Fun in the morning

Since I literally spent every night in or around Yo Mama’s I decided to move back in to the hostel and not do the homestay for the second week. Although it was absolute off season there was always a crowd of people at Yo Mama’s and we spent the evenings going to pub quiz or just playing pool. On Sunday we went to Chichicastenango where the biggest market in Guatemala took place. Honestly, it is not worth it. Catered to tourists only they do not sell anything of any real interest. But I did buy my comfi pants for cheap. The lady started at 240Q ($30) and after 10 minutes of bargaining I bought the pants for 45Q. Even my Spanish teacher was impressed saying that they usually sell for no less than 75Q. When we were about to go back to the shuttle to take us back to San Pedro I stopped to buy a frozen chocolate banana. So here we are somewhere in the middle of Guatemala, enjoying our chocolate banana when a Guatemalan TV crew appears out of nowhere, the hosts asks me right away to take a picture with me (very professional :D) and then wants an interview with me. I could not let the chance to shine pass while at the same time trying to hide the chocolate banana as well as possible to not look like the total dork that I am. With my horrible Spanish managed to screw up two out of four questions she asked me. One, two and three being what is your name, where are you from and do you like Chichi market. The third question I answered with “Yes”. Classic. Four I still have no idea what she wanted from me. A video of the interview exists as well but that will never see the light of day.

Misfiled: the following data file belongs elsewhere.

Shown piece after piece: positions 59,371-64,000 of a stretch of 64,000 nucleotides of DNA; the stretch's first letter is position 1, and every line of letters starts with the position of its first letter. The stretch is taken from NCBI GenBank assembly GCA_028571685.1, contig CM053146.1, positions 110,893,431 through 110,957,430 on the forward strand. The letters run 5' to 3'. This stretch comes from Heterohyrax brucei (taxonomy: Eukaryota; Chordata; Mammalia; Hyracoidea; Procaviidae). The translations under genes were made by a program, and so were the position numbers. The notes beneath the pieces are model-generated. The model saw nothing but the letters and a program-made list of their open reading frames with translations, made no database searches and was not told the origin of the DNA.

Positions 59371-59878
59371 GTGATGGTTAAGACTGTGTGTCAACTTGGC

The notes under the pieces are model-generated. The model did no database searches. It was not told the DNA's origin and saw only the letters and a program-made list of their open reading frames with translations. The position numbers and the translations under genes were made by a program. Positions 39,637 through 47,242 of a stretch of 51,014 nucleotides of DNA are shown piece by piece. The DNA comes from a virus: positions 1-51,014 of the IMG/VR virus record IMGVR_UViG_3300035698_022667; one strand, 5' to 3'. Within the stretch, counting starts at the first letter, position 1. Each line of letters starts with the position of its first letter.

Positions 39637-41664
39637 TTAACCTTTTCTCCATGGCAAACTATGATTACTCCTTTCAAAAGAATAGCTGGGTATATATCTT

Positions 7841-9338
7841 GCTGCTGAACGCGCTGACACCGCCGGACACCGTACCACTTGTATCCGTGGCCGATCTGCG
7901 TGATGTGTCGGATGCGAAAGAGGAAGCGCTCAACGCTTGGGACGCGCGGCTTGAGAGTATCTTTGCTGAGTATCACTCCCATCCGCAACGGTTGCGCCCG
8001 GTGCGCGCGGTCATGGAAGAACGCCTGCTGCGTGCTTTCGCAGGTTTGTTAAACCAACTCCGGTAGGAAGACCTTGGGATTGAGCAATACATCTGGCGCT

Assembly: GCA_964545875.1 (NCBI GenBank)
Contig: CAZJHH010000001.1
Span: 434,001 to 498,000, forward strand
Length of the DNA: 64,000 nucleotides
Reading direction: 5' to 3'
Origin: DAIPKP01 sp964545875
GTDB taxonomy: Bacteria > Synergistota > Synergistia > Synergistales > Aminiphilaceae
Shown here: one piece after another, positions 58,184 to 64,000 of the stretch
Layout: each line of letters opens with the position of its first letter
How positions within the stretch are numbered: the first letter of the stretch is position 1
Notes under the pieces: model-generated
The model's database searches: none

best TV interview ever…

Although Lago Atitlan offers tons of hiking and exploration possibilities I did not do any of them (because of the language school) except for the sunrise at Nariz del Indio (Indian nose). We had to get up at 3:30h in the morning to catch the 4:00h chicken bus. After a 30 hike up the hill, we arrived just in time to see the sunrise. While the sun was rising one of the volcanoes around Lago Atitlan decided to erupt so not only were we able to watch the sun rise but also witness the spreading of the cloud of ash. It was actually my second time up on the Indian nose. We were partying all night, I was just coming back from the local pub and a German girl who was going to the Indian nose forced me into joining the group. Of course I forgot to bring my camera and it actually ended up in local guides threatening to beat us up if we did not pay them and I don’t think anyone but me got to see the actual sunrise (for some reason, everyone was afraid of the “big” german and just let me pass).

Sunrise @ Indian Nose

After two great weeks in San Pedro I left town early Saturday morning for a fun 32h bus ride to Cancun to pick up my sister. More about that soon…